Image via Film4
Director: Ben Wheatley
Screenwriters: Amy Jump, Benjamin Taylor
Starring: Tom Hiddleston, Sienna Miller, Luke Evans, Jeremy Irons, Elisabeth Moss
“In a totally sane society, madness is the only freedom”. This quote from the J.G. Ballard novel, Running Wild (1988), is a common theme across the works of the author, prominently displaying itself in High-Rise, the 2015 film adaption of Ballard’s 1975 novel of the same name.
The film follows Dr. Robert Laing (Tom Hiddleston) and the fellow residents of a new high rise residential development on the outskirts of London, and the events that lead to the total downfall of any semblance of order and the eruption of chaos that follows. The story is a simple one when stripped back to the core, which allows for it to be told through a frenetic series of events in an at times seemingly incoherent sequence, whilst still presenting the narrative to the viewer in a coherent manner. The story is, after all, about the fragility of humanity and what little it takes for a society to descend into a tribal mentality, removing the need for any overt exposition and appealing directly to the base human instincts of the viewer.
Image via Film4
The film presents Laing as a character torn between dualities. He searches for anonymity within the high rise, refraining from unpacking his things, perhaps to keep closed a past he is running from (young Toby only asks the tough questions), yet also wastes no time connecting to Richard Wilder (Luke Evans), a documentary film-maker from the lower floors and his wife Helen (Elisabeth Moss), Charlotte Melville (Sienna Miller) in the apartment above his own, as well as the architect of the development who resides in the top floor penthouse, Anthony Royal (Jeremy Irons), quickly covering all his bases. All the residents are middle class professionals, yet the high rise is divided into lower, middle and upper floors, one of many allusions to the political circumstances of the time, and a divide which only grows stronger as the chaos unfolds.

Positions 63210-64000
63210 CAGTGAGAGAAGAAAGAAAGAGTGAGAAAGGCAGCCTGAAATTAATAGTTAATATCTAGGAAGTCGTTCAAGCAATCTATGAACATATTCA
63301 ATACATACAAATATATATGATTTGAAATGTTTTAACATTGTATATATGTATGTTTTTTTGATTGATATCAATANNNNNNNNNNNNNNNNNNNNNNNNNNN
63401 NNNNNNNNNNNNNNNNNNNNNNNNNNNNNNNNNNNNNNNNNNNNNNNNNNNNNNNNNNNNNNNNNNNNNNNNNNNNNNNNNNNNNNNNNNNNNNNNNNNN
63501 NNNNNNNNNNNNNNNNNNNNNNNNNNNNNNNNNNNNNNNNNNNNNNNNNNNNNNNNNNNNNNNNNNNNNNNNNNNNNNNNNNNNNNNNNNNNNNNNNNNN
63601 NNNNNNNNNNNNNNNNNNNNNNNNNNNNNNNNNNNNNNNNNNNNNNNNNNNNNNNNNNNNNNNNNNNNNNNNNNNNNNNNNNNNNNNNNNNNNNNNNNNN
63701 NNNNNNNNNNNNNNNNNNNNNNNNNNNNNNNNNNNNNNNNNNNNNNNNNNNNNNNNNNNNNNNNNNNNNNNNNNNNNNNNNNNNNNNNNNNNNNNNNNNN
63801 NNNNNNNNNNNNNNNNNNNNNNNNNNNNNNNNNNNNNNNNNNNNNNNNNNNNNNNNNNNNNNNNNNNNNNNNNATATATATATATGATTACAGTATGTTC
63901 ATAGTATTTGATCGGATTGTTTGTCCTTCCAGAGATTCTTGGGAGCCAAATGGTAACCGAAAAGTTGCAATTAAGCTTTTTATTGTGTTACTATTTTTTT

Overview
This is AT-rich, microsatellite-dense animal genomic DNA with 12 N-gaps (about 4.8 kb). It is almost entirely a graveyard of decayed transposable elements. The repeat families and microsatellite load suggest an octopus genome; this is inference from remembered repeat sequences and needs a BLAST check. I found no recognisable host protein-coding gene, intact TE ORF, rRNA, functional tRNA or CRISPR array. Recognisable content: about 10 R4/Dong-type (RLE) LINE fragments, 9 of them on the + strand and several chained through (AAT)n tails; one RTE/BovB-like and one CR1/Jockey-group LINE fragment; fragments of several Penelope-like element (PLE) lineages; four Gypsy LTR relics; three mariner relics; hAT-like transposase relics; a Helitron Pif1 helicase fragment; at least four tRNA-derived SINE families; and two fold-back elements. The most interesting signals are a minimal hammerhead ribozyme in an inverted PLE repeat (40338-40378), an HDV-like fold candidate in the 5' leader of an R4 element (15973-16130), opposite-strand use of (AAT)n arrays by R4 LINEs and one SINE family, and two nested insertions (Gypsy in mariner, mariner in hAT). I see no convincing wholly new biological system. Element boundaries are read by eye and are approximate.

Laing’s internal division also grows stronger, yearning for a freedom outside the confines of the high rise, painting the walls of his 25th floor apartment to match the particularly depressing grey sky outside, desperate to achieve a sense of freedom to the point of fighting over the last remaining paint can with another resident. Yet he also craves the environment that the residents have created for themselves, becoming more disinterested in his life outside the apartment, rushing back into the fray to rejoin the chaos as others are leaving. Hiddleston’s performance carries an appropriate calmness, allowing the events to unfold around him as he goes along for the ride, as inhibitions break down within, much as the systems of the high rise itself.
The distinctly brutalist architectural style of the towers adds to the confined and harsh environment within. The meticulously landscaped rooftop garden appears to be the only place of tranquillity within miles of the development as shown in one of the many well composed shots throughout the film, teetering over the edge of the roof juxtaposing the softness of the greenery with the vast concrete below.
Image via Film4
The main difficulty the film faces is in looking towards a future which has come and gone, offered by a novel written 40 years prior to the release of the film. Presenting the motivation of characters originally written with political undertones so rooted in their time could have proven a challenge, yet the driving theme of freedom is universal and unrestricted by time. The characters refuse to leave the high rise despite no physical barrier keeping them in place, because the freedom to choose your own path is worth the price of staying.
The film ends as it began, coming full circle as the events of the three months in which the story takes place bring us to Laing’s and the tower’s current state. Witnessing how far things can fall in such a short amount of time through Laing’s descent into insanity mirroring the high rise’s descent into chaos, the underlying theme of the fragility of humanity and its social constructs is driven home as Laing writes indecipherable pages of notes and speaks in the third person to the building, finally finding a freedom in his madness.
3.5 out of 5 stars.
*Bonus points for the use of Portishead’s cover of ABBA’s 1975 hit “SOS” with its ominously melancholy sound and appropriately desperate lyrics.
– Jared Wasilewski